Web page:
Ontario bureaucrat accused of scamming $11M now accused in alleged $30M fraud

Ontario bureaucrat accused of scamming $11M now accused in alleged $30M fraud

TORONTO — A senior provincial employee alleged to have embezzled at least $11 million from the Ontario government is now accused of kickbacks in an alleged fraud worth at least $30 million, court documents show.

In an amended statement of claim approved on Friday, the province alleges Sanjay Madan received $10 million in secret commissions for steering government consulting contracts to certain companies he or an associate, Vidhan Singh, controlled.

“Over the course of the past 10 years or more, the plaintiff paid out over $25 million pursuant to the resulting (fee for service contracts),” the unproven claim alleges.

The government alleges Singh paid Madan $5 million in commissions, while other companies paid Madan a further $5 million for government contracts.

“Sanjay accepted some or all of the secret commissions in cash and/or caused some or all of the secret commissions to be paid or diverted into accounts controlled by him and/or by his companies.” the document states.

Madan’s lawyer had no immediate comment on the new allegations. Singh could not be immediately reached for comment.

Earlier, a Crown lawyer said the Ontario government had yet to recover the more than $11 million in COVID-19 relief money the province accuses Madan and his relatives of embezzling.

In comments to Superior Court, government lawyer Christopher Wayland said it was wrong to say the money was back in the province’s hands.

“There has been some discussion, not among counsel but elsewhere, to the effect that all of the money that we say has been taken pursuant to the fraud has been ‘repaid into the provincial coffers’,” Wayland told Justice Peter Cavanagh.

“What has happened here is that there’s some significant amount of money that has been frozen and paid into the court. The money being paid into court is not the same thing as paid into the provincial coffers.”

Madan, who had a senior IT role and helped develop a computer application related to the COVID-19 relief benefit, was fired in November. His wife and two adult sons all worked for the province in information technology.

The $11-million civil claim accuses the Madan family and others of illegally issuing and banking cheques under the program that aimed to defray the cost of children learning at home.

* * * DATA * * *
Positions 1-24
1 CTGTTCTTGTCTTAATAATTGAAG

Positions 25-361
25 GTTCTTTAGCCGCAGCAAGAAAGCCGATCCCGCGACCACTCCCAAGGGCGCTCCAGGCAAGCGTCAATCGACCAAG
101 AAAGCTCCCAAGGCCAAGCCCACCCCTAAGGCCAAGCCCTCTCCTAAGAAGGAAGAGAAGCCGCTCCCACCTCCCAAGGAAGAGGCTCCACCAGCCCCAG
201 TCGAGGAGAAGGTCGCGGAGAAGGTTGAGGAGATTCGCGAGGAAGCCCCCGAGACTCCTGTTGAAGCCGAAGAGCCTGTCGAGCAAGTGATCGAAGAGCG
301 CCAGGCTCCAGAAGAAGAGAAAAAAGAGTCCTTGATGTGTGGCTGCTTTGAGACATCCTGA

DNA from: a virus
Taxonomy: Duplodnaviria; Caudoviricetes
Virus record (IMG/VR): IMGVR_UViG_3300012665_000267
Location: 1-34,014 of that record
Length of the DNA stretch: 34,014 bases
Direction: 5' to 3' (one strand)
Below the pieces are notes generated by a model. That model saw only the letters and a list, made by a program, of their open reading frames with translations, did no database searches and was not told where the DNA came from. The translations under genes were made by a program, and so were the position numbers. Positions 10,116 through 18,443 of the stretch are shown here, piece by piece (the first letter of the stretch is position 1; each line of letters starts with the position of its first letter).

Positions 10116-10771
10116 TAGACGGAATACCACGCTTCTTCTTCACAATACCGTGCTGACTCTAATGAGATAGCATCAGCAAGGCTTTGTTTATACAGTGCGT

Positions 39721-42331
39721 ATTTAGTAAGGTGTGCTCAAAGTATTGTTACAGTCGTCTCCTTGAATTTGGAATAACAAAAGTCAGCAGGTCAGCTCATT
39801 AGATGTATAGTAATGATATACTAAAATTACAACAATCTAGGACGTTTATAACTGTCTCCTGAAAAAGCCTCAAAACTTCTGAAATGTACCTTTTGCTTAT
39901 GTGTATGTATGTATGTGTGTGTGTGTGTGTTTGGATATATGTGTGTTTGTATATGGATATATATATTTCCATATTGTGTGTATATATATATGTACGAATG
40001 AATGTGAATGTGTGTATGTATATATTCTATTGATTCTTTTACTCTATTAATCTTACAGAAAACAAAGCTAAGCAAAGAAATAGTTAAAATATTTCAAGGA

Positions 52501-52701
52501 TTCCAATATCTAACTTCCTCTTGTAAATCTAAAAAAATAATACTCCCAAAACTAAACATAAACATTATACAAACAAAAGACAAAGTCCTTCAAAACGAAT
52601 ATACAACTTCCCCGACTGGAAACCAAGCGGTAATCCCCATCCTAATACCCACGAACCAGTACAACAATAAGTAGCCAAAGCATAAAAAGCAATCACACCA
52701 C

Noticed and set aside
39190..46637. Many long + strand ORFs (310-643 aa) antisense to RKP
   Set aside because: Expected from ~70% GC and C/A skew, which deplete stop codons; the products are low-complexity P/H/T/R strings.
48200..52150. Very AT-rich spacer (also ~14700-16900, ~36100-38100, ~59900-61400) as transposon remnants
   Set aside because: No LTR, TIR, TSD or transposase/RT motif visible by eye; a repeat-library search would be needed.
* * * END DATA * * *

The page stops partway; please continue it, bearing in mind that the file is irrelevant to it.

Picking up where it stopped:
Madan’s lawyer, Christopher Du Vernet, has previously said the money had been repaid.

“The province has recovered in excess of the funds it presently alleges Mr. Madan took from the Families Support Program,” Du Vernet has told The Canadian Press.

Du Vernet has also said his client deeply regretted his actions.

According to the lawsuit, Madan, who also goes by Sadanand Madan, and his family opened more than 400 accounts at the Bank of Montreal between April and May. They then deposited around 10,000 cheques made out to fictitious applicants with thousands of non-existent children under the support program.

Madan’s wife and children have said in sworn affidavits they knew nothing of his purported wrongdoing, saying they were victims and that his alleged actions were totally out of character.

Wayland said the courts will eventually have to decide if the money goes into the provincial coffers — as the government argues it should — or if it potentially goes back to the Madans.

Friday’s hearing was to extend a previous freeze on the family’s known assets and to now freeze all assets worldwide — with allowances for their legal and living expenses. Court documents indicate Madan has millions of dollars worth of cash and property.

Court heard the Crown was still actively investigating and was not aware of exactly how much money might have been taken.

“We are certainly not in a position to represent to the court that we can take anyone at their word when they tell us, ‘Don’t worry, everything has been recovered’,” Wayland said.

No criminal charges have been laid in the case.

This report by The Canadian Press was first published Jan. 29, 2021.


Colin Perkel, The Canadian Press